Marshall A. Loeb

Hi, Dan good morning, it’s Marshall and welcome back.

Ben Yang – Evercore Partners

Thank you.

Marshall A. Loeb

Sure, sure. A good question and it probably at least in Tulsa’s case, it will remain a mall. I mean our anchors are still open there. So that one is probably its more stable, I’m guessing maybe what you referring to if it’s really a dying mall and you’re going to de-mall and renovate it. There maybe some where the cap rates are relevant and it’s probably more towards land value or development area. But in this case, I can’t speak for our perspective buyer. But I would be shocked that if it doesn’t remain a mall and I will just kind of keep leasing it, and they’re…

Ben Yang – Evercore Partners

And then generally obviously you’ve been marketing it for over a year. Are you seeing a different group of buyers for the mall today then maybe the guys who are looking to buy the B malls the last go-around? Is that the same group of people or is it a different group, I know you probably say entrepreneurial inside, just wondering if the people back up in last time or just maybe looking at other property types that to make that return?

Michael P. Glimcher

Ben, it’s Michael. I think we’re seeing a lot of this same names and maybe there is more people who have access to capital and talked about it if you sign 50 CAs, maybe five were legitimate before and 10 were legitimate now, because they have more access to capital. But it’s usually the same kinds of usual suspects.

Ben Yang – Evercore Partners

Okay. And then just last question going back to the comments on 2013 guidance. I think, Michael, you mentioned the benefit of some of the recent acquisitions. But I want some of these to be out of the same-store pull and maybe the same store NOI guidance that you are providing might still be a little lower than maybe it would otherwise be at these properties were in the pull, is that a fair expectation?

Mark E. Yale

Yeah Ben, it’s Mark. I think so, even though obviously, our core portfolio with the investments we made this year, we’re certainly focusing on growth. In that part of the portfolio, you’ll have the bit of pearl ridge in there, you will have Town Center Plaza get in there, but some of the more recent acquisitions won’t be and certainly the idea of those acquisitions is just to enhance that growth profile. But we think both of those will certainly be a positive. But just looking at the Core Mall portfolio itself, we are expecting solid growth in 2013 as we move more towards that growth profile we are looking for.

Michael P. Glimcher

And that’s probably, it’s Michael speaking. As Marshal talked about we are moving in that direction, so we’ll certainly make progress to that next year and then hopefully, be right into the pack by 2014, which we’re really excited about. And I think we laid out our Investor Day. And certainly on our presentation in our website, we’ll talk about the progress we’ll make in getting there. It’s over the next two years and what are we tooling this year, growth next year and then more growth the following year. So we are very excited about these stores steps in the stable study progress we’ve made in our transformation.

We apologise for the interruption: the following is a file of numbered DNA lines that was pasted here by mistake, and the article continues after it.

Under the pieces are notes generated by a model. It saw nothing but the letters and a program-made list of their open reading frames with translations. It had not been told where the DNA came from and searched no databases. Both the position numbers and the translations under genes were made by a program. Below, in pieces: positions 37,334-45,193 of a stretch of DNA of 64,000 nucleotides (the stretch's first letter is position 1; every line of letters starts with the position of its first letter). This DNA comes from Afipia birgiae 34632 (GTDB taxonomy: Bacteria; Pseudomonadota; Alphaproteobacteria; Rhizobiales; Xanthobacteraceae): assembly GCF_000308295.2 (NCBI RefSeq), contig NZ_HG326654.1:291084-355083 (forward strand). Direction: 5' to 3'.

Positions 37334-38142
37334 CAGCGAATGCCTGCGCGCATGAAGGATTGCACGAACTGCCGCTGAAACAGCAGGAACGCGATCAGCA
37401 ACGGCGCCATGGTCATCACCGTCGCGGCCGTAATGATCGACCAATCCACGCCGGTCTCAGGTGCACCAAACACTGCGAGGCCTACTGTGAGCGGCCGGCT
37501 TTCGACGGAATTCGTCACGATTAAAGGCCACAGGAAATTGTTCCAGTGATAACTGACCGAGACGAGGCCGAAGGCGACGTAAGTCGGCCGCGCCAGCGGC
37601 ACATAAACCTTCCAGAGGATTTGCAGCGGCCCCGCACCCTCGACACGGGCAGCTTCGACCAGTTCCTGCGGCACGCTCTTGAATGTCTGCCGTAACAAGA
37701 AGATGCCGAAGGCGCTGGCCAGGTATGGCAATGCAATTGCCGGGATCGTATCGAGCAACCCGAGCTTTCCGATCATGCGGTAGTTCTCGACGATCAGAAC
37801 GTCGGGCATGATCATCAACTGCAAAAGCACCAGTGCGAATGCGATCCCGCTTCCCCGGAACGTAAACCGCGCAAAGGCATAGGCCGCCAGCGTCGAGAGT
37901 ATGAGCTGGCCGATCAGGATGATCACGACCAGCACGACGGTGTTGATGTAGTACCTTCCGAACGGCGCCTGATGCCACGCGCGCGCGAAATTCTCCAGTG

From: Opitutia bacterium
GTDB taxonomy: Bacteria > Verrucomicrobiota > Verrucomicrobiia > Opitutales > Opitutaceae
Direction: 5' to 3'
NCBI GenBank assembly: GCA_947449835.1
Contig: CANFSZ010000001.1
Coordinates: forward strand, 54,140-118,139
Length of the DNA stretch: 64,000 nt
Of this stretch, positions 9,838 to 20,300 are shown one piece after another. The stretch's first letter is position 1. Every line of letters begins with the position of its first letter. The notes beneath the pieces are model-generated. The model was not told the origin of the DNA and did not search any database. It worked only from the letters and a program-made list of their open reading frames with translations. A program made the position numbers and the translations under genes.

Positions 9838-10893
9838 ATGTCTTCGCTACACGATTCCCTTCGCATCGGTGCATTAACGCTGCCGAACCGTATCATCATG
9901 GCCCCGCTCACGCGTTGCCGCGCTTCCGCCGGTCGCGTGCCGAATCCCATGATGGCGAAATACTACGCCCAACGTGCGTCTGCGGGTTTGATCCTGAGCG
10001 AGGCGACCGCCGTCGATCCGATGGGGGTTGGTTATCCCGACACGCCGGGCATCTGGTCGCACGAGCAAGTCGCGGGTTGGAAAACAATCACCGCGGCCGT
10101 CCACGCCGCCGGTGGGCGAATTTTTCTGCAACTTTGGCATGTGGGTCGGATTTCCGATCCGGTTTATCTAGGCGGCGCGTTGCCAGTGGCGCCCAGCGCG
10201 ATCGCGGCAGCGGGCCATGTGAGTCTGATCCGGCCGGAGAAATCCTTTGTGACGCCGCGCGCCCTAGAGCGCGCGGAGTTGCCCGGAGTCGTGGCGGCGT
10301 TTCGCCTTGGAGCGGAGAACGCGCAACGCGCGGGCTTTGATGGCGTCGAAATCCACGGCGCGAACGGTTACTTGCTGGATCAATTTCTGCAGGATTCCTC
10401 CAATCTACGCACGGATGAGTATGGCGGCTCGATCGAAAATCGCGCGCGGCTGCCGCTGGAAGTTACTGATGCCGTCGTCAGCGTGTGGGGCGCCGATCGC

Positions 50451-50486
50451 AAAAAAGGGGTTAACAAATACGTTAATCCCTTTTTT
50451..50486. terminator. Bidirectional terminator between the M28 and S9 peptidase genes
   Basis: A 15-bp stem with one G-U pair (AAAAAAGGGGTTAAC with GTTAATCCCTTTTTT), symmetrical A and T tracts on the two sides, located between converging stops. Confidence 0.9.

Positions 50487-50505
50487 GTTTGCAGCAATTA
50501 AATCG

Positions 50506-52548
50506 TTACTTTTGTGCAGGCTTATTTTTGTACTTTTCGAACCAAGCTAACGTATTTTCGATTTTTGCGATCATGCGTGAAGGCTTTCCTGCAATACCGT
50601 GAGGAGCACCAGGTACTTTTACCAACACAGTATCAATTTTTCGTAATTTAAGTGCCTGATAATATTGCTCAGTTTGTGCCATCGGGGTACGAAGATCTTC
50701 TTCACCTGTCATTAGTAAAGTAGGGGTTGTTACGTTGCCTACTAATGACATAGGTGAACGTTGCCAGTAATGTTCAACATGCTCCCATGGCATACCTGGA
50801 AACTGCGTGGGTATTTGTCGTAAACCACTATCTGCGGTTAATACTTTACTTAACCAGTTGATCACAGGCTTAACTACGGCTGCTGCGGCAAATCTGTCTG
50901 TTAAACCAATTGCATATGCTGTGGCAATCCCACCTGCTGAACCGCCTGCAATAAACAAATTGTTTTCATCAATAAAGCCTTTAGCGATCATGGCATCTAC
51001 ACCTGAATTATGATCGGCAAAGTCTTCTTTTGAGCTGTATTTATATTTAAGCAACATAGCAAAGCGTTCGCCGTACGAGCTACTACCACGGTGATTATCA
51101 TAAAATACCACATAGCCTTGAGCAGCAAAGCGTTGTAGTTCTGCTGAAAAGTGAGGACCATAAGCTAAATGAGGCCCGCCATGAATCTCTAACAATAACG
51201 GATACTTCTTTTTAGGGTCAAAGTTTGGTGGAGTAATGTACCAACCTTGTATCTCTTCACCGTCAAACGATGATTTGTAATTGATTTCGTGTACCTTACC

Ben Yang – Evercore Partners

I guess, I’m just wondering mathematically when you provided your guidance and some of these high quality purchases won’t be in the same store pull, is it going to be a big impact kind of a small impact. Do you have any early thoughts on that or is it maybe too early to even say at this point?

Mark E. Yale

Ben, it’s Mark. I think the biggest impact is going to be from Scottsdale coming into the pool, we do plan to add that. We’ll probably provide guidance with and without, so everyone can understand. And from there, I think the core of our growth is going to come from that existing core portfolio. It’s the Polaris, it’s the Jersey’s, it’s Seattle, that’s going to be in the numbers. And I think as we add these acquisitions, it’s only going to supplement a pretty strong base.

Ben Yang – Evercore Partners

Okay, great. Thanks, guys.

Operator

Your next question will come from the line of Carol Kemple with Hilliard Lyons. Please proceed.

Carol L. Kemple – Hilliard Lyons

Good morning. Why did town square at surprise moved to the consolidated portfolio this quarter?

Mark Yale

Carol, it’s Mark. It really just has to do with some accounting. We actually move forward with a pay down on the existing construction loan. And we did that outside of our partner and based upon that, we reevaluated who really had control of the venture and determine that we do, so from that perspective we moved it from a JV to a consolidated entity. But we still have a partner that owns 50% of the property. It has a very minimal impact on our numbers; it’s really a pretty small part of our overall portfolio.